Tag Archives: Panic! At The Disco gig review

REVIEW: Panic! At The Disco @ Shepherds Bush Empire, 4 May 2011

Going to see Panic! At The Disco is always an interesting experience. The first time I saw them almost five years ago they were in full make-up and top hats surrounded by circus performers. The next two times they were in jeans and check shirts. And I suppose this parallels the vast differences between their first two albums.

With album three, Vices And Virtues, a lot more Fever than Odd it’s unsurprising that last night’s Shepherd’s Bush outing brings bowties, suspenders and skinny suits. For Paul, who had never seen them before the combination of instant fashion-gasm and some pretty enthusiastic performance makes it a great show but I’m less convinced.

Because I miss Ryan Ross.

For those who don’t know in 2009 the original Panic! split in two with Singer, Brandon Urie and drummer, Spencer Smith continuing on as Panic! and guitarist, Ryan Ross, and bassist, Jon Walker, leaving to starting the Young Veins.

The split has definitely changed things. Panic! traded on the chemistry between lifelong friends Urie and Ross and without that it’s unquestionably the Brandon Urie show and he’s loving it. It’s not necessarily a bad thing but the band feels a bit unbalanced. The two charisma-free automatons that are filling the empty spots aren’t really bringing anything special to the party.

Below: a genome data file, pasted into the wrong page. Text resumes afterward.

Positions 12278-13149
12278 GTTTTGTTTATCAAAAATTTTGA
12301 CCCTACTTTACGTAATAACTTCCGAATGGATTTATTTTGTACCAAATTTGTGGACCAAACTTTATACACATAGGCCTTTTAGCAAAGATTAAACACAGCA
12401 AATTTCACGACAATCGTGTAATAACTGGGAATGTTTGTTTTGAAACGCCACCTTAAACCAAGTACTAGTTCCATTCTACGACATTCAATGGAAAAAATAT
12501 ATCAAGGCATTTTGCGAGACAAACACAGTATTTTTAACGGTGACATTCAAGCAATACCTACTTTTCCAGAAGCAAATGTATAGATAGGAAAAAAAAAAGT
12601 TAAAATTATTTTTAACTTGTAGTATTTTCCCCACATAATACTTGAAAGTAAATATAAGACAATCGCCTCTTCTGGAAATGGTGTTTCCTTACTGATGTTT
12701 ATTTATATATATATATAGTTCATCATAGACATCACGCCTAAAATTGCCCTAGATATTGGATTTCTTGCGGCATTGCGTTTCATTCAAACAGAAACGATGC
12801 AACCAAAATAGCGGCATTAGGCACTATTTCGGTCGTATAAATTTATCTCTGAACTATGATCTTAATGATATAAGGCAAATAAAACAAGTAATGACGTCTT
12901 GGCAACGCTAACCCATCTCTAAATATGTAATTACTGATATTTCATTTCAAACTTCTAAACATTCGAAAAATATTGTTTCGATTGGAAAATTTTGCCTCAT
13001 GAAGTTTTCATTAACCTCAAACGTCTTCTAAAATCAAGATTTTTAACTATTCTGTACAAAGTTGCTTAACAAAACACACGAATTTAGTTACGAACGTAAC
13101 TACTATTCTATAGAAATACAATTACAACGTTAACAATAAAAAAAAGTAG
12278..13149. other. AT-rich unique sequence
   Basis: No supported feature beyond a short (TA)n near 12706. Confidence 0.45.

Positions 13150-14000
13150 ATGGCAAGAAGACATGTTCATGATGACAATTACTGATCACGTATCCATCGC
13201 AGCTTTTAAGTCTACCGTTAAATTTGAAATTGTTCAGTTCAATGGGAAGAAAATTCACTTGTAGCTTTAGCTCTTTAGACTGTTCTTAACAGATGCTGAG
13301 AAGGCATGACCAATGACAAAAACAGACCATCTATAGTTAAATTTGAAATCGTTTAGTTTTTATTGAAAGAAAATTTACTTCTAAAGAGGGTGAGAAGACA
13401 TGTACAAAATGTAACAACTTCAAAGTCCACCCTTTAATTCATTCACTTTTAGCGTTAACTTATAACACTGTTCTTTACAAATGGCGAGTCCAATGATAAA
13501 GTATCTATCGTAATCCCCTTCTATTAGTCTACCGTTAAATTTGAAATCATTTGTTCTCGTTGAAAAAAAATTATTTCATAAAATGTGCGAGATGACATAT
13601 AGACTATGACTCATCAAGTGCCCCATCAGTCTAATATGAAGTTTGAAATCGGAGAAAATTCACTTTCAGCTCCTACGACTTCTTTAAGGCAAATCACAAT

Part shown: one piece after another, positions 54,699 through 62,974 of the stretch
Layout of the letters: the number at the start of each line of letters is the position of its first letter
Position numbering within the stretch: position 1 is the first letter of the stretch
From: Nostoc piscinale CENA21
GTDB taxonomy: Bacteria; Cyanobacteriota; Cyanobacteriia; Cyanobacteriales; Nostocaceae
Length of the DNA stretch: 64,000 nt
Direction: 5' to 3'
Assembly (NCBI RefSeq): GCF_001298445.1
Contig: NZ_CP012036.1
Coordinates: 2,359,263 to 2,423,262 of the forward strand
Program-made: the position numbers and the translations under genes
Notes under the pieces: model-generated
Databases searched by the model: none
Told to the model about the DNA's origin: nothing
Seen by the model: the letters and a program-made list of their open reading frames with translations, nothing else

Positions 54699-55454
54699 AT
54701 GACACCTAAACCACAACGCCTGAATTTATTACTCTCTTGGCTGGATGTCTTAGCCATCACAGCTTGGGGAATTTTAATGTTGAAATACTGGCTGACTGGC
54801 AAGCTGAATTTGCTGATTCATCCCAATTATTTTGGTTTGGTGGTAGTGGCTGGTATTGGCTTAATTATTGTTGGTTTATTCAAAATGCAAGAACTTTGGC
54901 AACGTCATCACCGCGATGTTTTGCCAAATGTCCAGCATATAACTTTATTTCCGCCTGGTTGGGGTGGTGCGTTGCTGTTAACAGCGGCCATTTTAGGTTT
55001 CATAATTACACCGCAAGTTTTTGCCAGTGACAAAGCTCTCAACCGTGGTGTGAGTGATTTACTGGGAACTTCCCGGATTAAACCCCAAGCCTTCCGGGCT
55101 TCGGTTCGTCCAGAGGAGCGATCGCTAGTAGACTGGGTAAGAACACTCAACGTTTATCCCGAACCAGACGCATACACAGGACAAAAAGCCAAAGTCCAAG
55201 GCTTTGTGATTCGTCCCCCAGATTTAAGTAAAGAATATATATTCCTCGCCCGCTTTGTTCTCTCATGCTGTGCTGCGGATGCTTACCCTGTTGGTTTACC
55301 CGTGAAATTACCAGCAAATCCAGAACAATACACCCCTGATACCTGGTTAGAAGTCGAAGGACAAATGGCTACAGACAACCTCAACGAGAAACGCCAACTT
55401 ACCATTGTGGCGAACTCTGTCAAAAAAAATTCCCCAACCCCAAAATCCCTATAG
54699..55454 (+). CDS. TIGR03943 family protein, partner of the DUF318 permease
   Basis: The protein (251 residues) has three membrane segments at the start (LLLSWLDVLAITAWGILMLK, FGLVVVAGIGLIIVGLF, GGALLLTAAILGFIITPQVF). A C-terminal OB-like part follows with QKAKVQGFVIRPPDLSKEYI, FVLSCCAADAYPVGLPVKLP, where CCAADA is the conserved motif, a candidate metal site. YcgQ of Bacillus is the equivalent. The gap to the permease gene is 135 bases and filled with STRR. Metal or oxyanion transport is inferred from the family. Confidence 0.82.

Added to this the song-writing has suffered. With Ross no longer holding the pen Vices And Virtues isn’t bad but it has neither the morbid melodrama of A Fever You Can’t Sweat Out nor the psychedelic folksy buzz of Pretty Odd.

The gig makes it very clear that the split was down to creative differences. Urie relies heavily on Fever and Vices and only makes a nod to Pretty Odd by reluctantly playing Nine In The Afternoon and This Green Gentleman about an hour in. The irony is that it’s Ross’ rambling Beatlesesque tunes that provide the best showcase for Urie’s extraordinary voice.

All of that said there are some glorious moments. Camisado has the audience in a froth (possibly because Urie is demanding nudity) and Kill Tonight is the highlight of the songs from Vices, with Urie’s frenzied dancing being matched by the crowd. The now customary cover version is How Soon Is Now? and despite Paul’s assertations that no one should ever cover The Smiths, even he has to admit that Urie has the voice for it.

I leave satisfied but unsure. Maybe it’s time to go and check out the Young Veins.

Doctor Who called, he says to stay out of his wardrobe